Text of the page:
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People: Emmy opts to sing the Blues

AMONG the Emmy awards handed out in Pasadena on Sunday night to the labourers for excellence in the small-screen vineyard, NYPD Blue came out top in terms of the number of awards received by one programme. Of its six Emmys only two - for outstanding director of a drama series and outstanding actor in a drama series - were mainstream. There was no award for imaginative programme titles, but if there had been it would probably have upped its haul to seven, for such gems as 'Serge the concierge' and 'Tempest in a C-cup'.

Other winners familiar in Britain were Mystery: Prime Suspect 3 for best mini-series, and Candice Bergen for lead actress in Murphy Brown - a programme given international renown by Dan Quayle, who suggested in 1992 it was part of a conspiracy to destroy family values. Faye Dunaway was given her first Emmy award - as outstanding actress for a guest role in Columbo. She used the occasion to continue her battle with Andrew Lloyd Webber, who accused her of having a singing range insufficient for the demands of the Norma Desmond role in Sunset Boulevard. Dunaway said her lawsuit was 'moving along' and indicated enigmatically that the world would hear her sing. 'All will be revealed in time,' she said, after receiving her Columbo award.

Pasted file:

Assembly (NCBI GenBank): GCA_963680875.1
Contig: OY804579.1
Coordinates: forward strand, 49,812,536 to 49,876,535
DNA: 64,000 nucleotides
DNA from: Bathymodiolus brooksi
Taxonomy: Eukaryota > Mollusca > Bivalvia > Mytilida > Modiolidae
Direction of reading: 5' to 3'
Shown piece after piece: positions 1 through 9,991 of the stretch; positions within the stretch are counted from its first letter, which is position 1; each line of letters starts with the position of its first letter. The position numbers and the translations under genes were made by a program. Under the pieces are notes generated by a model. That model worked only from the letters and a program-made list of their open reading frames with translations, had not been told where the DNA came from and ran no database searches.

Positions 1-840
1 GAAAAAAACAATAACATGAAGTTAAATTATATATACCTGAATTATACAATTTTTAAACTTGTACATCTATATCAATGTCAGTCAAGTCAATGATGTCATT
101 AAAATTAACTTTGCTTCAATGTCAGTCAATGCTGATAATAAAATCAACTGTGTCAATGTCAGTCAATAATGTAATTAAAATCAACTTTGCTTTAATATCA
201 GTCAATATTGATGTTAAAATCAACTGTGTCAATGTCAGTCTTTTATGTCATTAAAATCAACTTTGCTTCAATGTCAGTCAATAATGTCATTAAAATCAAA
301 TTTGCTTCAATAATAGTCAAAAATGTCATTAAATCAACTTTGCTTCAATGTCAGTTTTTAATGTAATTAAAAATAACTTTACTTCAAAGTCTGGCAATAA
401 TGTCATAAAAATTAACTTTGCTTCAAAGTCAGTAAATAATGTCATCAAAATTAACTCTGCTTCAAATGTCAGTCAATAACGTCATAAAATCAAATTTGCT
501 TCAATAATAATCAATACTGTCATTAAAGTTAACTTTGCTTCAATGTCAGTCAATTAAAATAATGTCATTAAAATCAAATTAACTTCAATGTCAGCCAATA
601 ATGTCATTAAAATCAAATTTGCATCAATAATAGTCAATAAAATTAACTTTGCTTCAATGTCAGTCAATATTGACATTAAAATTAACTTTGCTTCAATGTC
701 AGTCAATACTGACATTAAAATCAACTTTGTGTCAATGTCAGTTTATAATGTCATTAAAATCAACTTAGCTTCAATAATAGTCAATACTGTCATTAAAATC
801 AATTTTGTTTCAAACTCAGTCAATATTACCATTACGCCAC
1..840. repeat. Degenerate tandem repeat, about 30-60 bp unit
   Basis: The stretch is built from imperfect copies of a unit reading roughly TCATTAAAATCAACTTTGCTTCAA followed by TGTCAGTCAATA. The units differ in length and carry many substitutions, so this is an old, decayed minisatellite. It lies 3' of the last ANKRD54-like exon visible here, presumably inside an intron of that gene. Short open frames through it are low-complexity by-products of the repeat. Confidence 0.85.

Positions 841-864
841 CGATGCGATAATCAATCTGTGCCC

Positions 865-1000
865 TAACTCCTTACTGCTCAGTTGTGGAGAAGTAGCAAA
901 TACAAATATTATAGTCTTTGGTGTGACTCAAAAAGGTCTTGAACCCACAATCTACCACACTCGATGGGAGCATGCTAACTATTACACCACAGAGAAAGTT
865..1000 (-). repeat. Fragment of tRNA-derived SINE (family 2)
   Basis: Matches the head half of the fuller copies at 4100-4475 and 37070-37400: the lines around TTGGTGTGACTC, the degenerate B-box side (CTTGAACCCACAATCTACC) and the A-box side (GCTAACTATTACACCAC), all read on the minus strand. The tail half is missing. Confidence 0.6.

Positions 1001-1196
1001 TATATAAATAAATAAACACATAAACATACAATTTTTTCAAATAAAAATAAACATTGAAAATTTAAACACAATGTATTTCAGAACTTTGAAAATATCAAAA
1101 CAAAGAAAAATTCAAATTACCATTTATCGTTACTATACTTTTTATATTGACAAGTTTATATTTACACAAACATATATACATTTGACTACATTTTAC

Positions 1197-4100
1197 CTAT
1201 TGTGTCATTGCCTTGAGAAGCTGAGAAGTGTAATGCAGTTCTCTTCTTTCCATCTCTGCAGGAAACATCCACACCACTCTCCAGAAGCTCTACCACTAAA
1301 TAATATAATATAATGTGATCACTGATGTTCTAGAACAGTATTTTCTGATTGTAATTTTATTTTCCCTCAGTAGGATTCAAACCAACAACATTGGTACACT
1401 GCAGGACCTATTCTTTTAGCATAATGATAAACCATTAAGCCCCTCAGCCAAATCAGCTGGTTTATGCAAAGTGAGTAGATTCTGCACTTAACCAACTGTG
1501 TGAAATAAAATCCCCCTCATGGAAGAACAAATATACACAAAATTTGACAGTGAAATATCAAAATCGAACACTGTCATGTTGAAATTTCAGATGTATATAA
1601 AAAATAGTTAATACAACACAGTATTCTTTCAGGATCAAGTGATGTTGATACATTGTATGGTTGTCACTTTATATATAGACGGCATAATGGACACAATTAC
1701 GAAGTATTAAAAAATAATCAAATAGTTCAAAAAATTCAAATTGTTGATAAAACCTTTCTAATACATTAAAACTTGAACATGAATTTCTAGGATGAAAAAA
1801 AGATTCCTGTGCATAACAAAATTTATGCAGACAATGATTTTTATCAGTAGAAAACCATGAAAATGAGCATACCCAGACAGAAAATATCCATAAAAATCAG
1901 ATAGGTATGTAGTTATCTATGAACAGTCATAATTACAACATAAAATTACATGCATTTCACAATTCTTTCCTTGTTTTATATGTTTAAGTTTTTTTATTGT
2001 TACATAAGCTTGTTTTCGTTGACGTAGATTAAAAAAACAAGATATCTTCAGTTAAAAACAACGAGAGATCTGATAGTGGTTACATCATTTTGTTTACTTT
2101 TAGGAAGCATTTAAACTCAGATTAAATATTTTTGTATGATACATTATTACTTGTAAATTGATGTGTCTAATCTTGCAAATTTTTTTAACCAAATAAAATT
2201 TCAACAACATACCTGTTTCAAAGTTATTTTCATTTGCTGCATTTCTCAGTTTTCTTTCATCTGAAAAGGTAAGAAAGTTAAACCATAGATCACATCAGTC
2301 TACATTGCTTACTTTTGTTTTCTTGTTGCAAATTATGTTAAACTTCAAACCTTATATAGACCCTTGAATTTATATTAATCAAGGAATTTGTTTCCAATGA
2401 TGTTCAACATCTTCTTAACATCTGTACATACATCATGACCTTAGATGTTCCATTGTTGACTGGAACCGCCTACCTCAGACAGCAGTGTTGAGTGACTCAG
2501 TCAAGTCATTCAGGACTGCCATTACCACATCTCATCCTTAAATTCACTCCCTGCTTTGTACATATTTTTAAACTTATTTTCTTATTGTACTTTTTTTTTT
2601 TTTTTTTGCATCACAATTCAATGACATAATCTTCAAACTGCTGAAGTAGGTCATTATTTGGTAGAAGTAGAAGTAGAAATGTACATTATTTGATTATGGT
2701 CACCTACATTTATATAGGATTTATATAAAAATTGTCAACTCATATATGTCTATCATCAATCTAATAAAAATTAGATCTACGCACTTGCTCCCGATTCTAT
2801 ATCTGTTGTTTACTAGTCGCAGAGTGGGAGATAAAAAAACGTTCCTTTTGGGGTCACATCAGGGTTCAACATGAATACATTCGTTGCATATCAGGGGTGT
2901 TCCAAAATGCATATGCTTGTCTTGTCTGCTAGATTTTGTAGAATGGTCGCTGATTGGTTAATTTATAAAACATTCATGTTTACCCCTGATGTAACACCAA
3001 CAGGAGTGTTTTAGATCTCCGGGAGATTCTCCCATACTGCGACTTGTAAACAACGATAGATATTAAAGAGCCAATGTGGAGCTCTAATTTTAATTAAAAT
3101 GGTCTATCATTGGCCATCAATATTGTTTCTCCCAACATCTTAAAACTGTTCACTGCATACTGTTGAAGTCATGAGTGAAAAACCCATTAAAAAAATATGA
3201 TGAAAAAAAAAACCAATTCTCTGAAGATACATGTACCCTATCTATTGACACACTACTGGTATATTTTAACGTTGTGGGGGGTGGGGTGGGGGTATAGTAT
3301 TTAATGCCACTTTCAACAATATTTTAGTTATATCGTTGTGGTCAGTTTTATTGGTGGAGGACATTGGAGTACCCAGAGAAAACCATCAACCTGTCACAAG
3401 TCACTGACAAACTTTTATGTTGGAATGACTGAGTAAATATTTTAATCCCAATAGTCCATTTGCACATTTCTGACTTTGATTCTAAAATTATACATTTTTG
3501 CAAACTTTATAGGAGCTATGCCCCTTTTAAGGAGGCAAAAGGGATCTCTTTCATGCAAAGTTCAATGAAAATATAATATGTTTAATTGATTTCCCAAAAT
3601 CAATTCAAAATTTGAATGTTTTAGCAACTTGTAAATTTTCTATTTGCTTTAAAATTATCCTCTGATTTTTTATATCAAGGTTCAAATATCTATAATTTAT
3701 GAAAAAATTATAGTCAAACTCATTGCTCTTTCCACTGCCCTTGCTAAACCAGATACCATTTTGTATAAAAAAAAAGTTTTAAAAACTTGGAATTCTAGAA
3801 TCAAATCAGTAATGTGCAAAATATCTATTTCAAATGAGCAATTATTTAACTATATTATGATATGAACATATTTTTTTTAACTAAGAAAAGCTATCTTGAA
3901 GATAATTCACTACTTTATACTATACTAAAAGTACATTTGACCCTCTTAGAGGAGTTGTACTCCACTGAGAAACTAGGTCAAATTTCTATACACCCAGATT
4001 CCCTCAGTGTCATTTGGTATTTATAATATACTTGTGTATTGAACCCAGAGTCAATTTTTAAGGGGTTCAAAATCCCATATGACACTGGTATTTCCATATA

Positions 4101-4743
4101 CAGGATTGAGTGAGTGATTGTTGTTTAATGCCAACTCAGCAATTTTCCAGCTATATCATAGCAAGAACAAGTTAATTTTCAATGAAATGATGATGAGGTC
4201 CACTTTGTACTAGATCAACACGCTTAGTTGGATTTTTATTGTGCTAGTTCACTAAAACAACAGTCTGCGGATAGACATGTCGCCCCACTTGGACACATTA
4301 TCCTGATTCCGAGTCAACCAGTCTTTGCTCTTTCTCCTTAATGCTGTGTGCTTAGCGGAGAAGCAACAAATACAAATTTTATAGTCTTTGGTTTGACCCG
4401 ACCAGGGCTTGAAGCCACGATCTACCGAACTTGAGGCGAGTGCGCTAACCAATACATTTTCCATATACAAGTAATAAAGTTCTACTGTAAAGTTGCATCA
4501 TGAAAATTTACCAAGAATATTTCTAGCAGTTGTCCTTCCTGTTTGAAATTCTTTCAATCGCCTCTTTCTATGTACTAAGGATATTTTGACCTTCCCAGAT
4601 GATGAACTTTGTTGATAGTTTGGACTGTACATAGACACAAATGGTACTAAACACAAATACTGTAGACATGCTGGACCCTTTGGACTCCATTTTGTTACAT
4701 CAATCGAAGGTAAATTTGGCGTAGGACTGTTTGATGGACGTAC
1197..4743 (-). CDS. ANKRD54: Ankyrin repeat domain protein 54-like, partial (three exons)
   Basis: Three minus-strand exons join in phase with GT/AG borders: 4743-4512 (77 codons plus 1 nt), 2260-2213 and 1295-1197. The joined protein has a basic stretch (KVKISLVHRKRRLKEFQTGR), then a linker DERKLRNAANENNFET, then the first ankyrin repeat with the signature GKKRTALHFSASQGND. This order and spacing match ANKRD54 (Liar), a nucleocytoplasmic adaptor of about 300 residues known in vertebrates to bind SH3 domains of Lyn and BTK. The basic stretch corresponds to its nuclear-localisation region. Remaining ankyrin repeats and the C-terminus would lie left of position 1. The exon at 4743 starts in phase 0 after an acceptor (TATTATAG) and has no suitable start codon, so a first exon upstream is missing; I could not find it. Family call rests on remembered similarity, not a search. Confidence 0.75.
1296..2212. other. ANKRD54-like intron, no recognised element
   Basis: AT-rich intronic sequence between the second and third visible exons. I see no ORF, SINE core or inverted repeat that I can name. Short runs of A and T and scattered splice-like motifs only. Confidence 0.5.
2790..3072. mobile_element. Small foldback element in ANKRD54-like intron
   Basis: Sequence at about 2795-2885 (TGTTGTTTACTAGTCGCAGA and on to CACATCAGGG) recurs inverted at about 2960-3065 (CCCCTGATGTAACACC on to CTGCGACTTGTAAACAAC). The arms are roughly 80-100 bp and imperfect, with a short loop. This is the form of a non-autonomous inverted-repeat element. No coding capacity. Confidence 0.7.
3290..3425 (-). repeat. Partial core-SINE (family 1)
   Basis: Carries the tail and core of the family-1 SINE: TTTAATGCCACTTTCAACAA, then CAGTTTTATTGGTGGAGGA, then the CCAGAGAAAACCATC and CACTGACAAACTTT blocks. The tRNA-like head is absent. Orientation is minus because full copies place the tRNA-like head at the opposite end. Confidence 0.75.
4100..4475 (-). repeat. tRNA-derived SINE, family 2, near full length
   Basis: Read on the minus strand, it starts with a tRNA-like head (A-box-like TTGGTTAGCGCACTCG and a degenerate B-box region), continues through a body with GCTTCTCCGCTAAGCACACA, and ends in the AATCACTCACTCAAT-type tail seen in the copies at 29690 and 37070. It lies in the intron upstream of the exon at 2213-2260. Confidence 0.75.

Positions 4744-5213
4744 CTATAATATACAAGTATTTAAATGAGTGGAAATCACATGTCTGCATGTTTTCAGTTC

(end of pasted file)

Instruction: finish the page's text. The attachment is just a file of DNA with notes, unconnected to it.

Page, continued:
A North Korean version of Godzilla believed to have been produced by Kim Jong Il - one- time heir apparent but still only the apparent heir to Kim Il Sung - is to be released in Japan as a video early next year. The film, made in 1985, depicts a Godzilla-like monster hero called 'Pulgasary' that protects farmers against soldiers by eating cannons and other weapons.

The film was directed by Shin Sang Ok, a South Korean, while he was held in the North to make movies for Kim Jong Il, who is a well-known movie enthusiast, according to Yoshimitsu Yoshitsuru, president of the video's distributor. Some reports say Shin and his wife were kidnapped in the late 1970s and held for several years to make movies for the Dear Leader.

Mr Yoshitsuru said he obtained the rights from Shin to release the movie as a video through Shin's Japanese office, where a master copy of the movie was recently discovered. 'We were told that the movie was the (North's) government project. Because Mr Shin was directing the movie, I'm sure it was produced by Mr Kim Jong Il,' said Kenpachiro Satsuma, who played Godzilla in a Japanese movie and was invited to the North to play the monster role there.

Several others from the Japanese film crew that made Godzilla were also invited and stayed at Kim Jong Il's holiday home during the project, Mr Satsuma said.

'It's a sad story, and it's well done,' said Mr Yoshitsuru.

(Photograph omitted)